Origins of dysfunctional behaviours: phobias

A ‘phobia’ is the term associated with the irrational fear of one particular trigger. There are several types of phobias outlined in the Diagnostic and Statistical Manual of Mental Disorders (DSM–5) which all encompass the intense, irrational fear of a specific trigger (Brazier, 2017). If an individual finds their condition to be debilitating enough for them to be unable to carry out their day-to-day tasks, then it is seen as dysfunctional behaviour (Seligman, Walker, & Rosenhan, 2001).

Behavioural and cognitive models differ in the very foundations of where we believe our behaviour stems from. In cognitive psychology, the emphasis lies on the human capacity to use our mind to process and organize information, rather than relying on the thought process behind our behaviour. In contrast, Behaviourism focuses on the observable behaviour and concerns itself with the notion that our behaviour is based on a past event and consequences we have faced, allowing us to choose to behave in a way that has the best outcome (Deubel, 2003). Although both approaches have been since replaced with newer branches within psychology, they all attempt to explain the reasons why we behave the way we do (Communications, n.d.).

As is the case with many dysfunctional behaviours, it is thought that simple phobias develop during childhood. Negative experiences in childhood such as being exposed to traumatic events, or even being trapped in an elevator can induce the development of such phobias later in life (NHS website, 2018). Through the use of classical and operant conditioning, behaviourists demonstrated in the classic ‘Little Albert’ experiment, that they were able to condition a child to become fearful of objects and situations that it was not fearful of before (Cherry, 2019).

Little Albert, aged approximately 9 months, although a very healthy baby boy, behaved rather impassively and unemotionally and this became the principal reason Watson & Raynor used him as a subject in their experiment. Watson & Rayner observed Little Albert’s reactions to a series of neutral stimuli which included various animals (a white rat, a monkey) and masks and concluded that he showed no signs of fear when presented with these stimuli. Watson would then reintroduce the same stimuli, but this time they would simultaneously strike a metal pipe with a hammer, which induced fear in Little Albert (Watson & Rayner, 1920). They repeated this process several times, to condition Little Albert to feel fear and then reintroduced the animals and masks without the noise. Due to successful conditioning process, the animals and masks now became a trigger of fear for Little Albert and he cried despite the loud noise not being present (DeAngelis, 2010).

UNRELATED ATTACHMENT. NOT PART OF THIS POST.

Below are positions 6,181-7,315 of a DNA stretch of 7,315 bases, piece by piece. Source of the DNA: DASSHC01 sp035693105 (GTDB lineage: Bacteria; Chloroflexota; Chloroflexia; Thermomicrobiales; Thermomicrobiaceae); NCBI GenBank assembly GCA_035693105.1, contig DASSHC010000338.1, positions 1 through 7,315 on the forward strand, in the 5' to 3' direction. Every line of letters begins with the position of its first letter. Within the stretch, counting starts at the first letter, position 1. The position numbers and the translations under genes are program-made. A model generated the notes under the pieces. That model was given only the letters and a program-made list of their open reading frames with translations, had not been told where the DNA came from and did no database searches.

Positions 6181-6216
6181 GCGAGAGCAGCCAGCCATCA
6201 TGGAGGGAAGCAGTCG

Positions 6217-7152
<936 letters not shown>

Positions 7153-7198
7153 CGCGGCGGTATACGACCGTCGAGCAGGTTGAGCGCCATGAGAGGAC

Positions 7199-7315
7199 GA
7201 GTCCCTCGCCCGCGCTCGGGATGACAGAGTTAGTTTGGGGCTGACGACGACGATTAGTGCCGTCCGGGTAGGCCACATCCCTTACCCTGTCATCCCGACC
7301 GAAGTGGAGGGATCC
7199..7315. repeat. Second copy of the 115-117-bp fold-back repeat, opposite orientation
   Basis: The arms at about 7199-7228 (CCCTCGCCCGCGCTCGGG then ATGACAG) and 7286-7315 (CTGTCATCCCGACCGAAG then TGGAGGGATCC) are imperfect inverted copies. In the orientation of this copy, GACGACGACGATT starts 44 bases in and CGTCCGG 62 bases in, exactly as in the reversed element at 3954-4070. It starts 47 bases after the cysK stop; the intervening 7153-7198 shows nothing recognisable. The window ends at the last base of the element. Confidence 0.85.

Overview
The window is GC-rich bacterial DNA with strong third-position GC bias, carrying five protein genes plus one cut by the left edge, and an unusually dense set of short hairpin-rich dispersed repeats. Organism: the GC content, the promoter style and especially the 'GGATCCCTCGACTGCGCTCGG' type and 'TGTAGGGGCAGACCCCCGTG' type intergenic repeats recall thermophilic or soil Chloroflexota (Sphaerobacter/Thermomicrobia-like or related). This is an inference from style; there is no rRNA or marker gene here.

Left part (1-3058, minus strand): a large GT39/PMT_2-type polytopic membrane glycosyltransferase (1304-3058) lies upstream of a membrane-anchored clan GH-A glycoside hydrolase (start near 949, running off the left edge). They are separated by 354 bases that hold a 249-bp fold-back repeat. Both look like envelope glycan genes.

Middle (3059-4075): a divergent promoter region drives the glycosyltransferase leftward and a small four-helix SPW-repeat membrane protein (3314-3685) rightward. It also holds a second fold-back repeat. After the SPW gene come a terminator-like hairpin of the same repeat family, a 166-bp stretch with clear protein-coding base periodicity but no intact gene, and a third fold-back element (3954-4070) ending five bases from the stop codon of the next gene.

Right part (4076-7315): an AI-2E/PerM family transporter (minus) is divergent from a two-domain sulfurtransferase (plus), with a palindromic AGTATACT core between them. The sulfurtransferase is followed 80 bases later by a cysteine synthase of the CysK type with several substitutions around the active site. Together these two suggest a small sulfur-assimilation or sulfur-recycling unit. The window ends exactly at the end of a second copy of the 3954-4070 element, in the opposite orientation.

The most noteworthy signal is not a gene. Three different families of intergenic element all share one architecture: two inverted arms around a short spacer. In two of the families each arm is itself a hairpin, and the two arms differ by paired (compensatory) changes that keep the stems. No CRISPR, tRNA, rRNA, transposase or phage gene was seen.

Behaviourists suggest that abnormal behaviour is learned, and therefore there is a strong possibility that it can be unlearned. This highly reductionist approach to the study of human behaviour states that all learning can be traced back to classical and operant conditioning, making this a fairly nomological way to assess human behaviour (Sammons, n.d.). Treatments within the behavioural model, use traditional learning procedures to teach new ways of digesting information and evaluating of the situation to unlearn dysfunctional behaviours such as fear (CliffsNotes, n.d.).

The cognitive model is very similar to this, although stating that the origins of abnormal behaviour stem from people making false assumptions and basing their thoughts and behaviour on those false assumptions. The cognitive model suggests that there is an activating event or objective situation which ultimately leads to a belief, a high emotional response or negative dysfunctional thinking. The consequence of this being that people think negatively about themselves and feel things such as anger, sadness and anxiety about the situation, which then affects their behaviour (Mcleod, 2019).

The treatment of this dysfunctional behaviour also involves unlearning habits and developing new thoughts and values and replacing them (Sammons, n.d.). However, the cause of the dysfunctional behaviour is based on the meanings the individual attributed to the experience, impacting the way they feel about it in the future. Because behaviourism is based on cause and effect, it is this reductionist approach that is the reason why cognitive theory rejects behaviourism (Fritscher, 2020).


Brazier, Y. (2017, December 20). Everything you need to know about phobias. Retrieved from

Cherry, K. (2019, December 7). What Was the Little Albert Experiment? Retrieved 22 February 2020, from

CliffsNotes. (n.d.). Perspectives on Abnormal Behavior. Retrieved 22 February 2020, from

Communications, W. S. D. F. S. (n.d.). Cognitive Vs Behaviorist Psychology. Retrieved 22 February 2020, from

DeAngelis, T. (2010, January 1). ‘Little Albert’ regains his identity. Retrieved from

Deubel, P. (2003). An Investigation of Behaviorist and Cognitive Approaches to Instructional Multimedia Design. /Journal of Educational Multimedia and Hypermedia/, /12/(1), 63–90. Retrieved from

Fritscher, L. (2020, January 6). Can Cognitive Theory Really Help Alleviate Your Phobias? Retrieved 22 February 2020, from

Mcleod, S. (2019, January 15). Cognitive Behavioral Therapy | CBT | Simply Psychology. Retrieved 22 February 2020, from

NHS website. (2018, October 30). Causes – Phobias. Retrieved 22 February 2020, from

Sammons, A. (n.d.). The behaviourist approach: The basics. Retrieved 22 February 2020, from

Seligman, M. E. P., Walker, E. F., & Rosenhan, D. L. (2001). /Abnormal Psychology (Fourth Edition)/ (4th ed.). New York, United States of America: W. W. Norton & Company.

Watson, J. B., & Rayner, R. (1920). Conditioned emotional reactions. /Journal of Experimental Psychology/, /3/(1), 1–14.